What an inspiration! Christina Applegate has sacrificed a lot for her health and family over the years. She was diagnosed with breast cancer in 2008 and had a double mastectomy to remove her breast tissue and ensure that she would be around to watch her daughter Sadie grow up. When she recently learned she carries the BRCA1 gene — which puts women at a much higher risk of cancer — she made a brave decision to undergo surgery to remove her ovaries and fallopian tubes.
"Two weeks ago, I had my ovaries and [fallopian] tubes removed," she revealed on Today. "My cousin passed away from ovarian cancer in 2008. I could prevent that." The BRCA1 gene is likely to blame for Christina's breast cancer — women who have it face a whopping 55 to 65 percent chance of getting the disease by age 70, according to cancer.gov. While the double mastectomy saved her from that, she also faced a heightened 39 percent chance of getting ovarian cancer. Luckily, that can't happen after her latest surgery. "That’s how I’ve taken control of everything. It’s a relief. That’s one other thing off the table. Now, let’s hope I don’t get hit by a bus," she joked.
Christina and her daughter, Sadie. (Photo Credit: Getty Images)
Unfortunately, the gene mutation is hereditary, which means Christina has to be extra cautious with her daughter's health. "The chances that my daughter is BRCA positive are very high," she explained. "I look at her and feed her the cleanest foods. I try to keep her stress levels down. I’m doing everything I can on my end knowing that in 20 years, she’ll have to start getting tested. Hopefully by then there will be advancements. It breaks my heart to think that’s a possibility."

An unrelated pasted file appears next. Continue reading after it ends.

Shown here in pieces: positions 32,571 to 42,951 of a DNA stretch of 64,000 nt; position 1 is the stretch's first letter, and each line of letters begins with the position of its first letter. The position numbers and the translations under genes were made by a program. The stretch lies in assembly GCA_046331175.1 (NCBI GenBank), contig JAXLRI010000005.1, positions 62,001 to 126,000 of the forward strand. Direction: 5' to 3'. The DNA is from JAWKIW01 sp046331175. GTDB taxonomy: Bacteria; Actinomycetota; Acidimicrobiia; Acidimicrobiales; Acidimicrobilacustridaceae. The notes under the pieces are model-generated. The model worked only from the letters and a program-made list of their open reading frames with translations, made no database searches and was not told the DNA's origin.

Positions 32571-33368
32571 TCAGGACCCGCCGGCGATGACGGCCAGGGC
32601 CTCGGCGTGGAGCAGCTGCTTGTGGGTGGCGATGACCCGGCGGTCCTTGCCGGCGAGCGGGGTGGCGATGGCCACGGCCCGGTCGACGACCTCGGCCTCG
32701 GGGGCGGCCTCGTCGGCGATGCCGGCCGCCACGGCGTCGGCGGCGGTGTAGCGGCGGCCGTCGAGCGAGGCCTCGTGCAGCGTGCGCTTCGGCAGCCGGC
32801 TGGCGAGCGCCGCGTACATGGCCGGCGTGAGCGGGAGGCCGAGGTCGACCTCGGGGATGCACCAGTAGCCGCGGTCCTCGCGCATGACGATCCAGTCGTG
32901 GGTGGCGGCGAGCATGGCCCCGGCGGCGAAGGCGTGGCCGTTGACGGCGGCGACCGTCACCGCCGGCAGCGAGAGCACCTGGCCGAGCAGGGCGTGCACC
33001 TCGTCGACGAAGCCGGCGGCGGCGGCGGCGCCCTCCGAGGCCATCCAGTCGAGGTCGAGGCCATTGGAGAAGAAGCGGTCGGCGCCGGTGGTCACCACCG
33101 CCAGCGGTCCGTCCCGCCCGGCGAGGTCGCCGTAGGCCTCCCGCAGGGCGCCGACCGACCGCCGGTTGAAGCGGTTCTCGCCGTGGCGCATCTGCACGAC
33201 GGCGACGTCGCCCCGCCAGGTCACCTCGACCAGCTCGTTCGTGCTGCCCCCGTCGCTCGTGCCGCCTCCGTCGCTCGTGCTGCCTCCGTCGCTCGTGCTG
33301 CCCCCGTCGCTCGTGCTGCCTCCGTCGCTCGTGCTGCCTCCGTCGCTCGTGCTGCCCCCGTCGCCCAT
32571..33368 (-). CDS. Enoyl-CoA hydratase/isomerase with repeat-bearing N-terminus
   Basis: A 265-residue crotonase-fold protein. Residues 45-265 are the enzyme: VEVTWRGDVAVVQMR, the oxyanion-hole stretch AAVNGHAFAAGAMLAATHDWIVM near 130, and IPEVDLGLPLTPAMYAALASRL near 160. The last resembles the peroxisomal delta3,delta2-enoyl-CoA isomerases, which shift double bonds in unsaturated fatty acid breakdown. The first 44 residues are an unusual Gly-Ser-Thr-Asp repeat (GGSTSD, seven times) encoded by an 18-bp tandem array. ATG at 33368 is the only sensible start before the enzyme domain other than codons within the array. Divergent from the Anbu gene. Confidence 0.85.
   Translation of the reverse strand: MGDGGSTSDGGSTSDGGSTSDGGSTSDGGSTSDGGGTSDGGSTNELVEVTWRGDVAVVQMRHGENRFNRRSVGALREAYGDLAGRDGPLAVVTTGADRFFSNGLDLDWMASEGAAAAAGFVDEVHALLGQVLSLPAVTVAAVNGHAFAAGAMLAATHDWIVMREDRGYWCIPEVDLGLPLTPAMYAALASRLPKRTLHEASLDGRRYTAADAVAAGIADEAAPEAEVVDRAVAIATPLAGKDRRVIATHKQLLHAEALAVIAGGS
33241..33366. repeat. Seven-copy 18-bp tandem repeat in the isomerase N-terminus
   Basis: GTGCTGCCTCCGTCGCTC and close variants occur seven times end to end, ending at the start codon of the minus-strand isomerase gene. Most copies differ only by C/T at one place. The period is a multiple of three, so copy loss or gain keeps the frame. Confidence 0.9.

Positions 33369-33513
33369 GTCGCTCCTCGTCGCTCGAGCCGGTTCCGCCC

Right now, there is only one test for women to take to find out if they have this gene mutation and it's very expensive — so Christina founded her Right Action for Women Foundation to help give people more access. "We’re at this place where we need to sit down and figure out the future of what it is that we’re doing and get into more of the BRCA1 tests for women," she said. "That’s a huge cost for a lot of people who don’t have perfect insurance. If you do know you have the gene, it gives you an empowerment about your lifestyle. I’ve been a stay-at-home mom and focusing on my daughter the last two years. We’re moving forward now."
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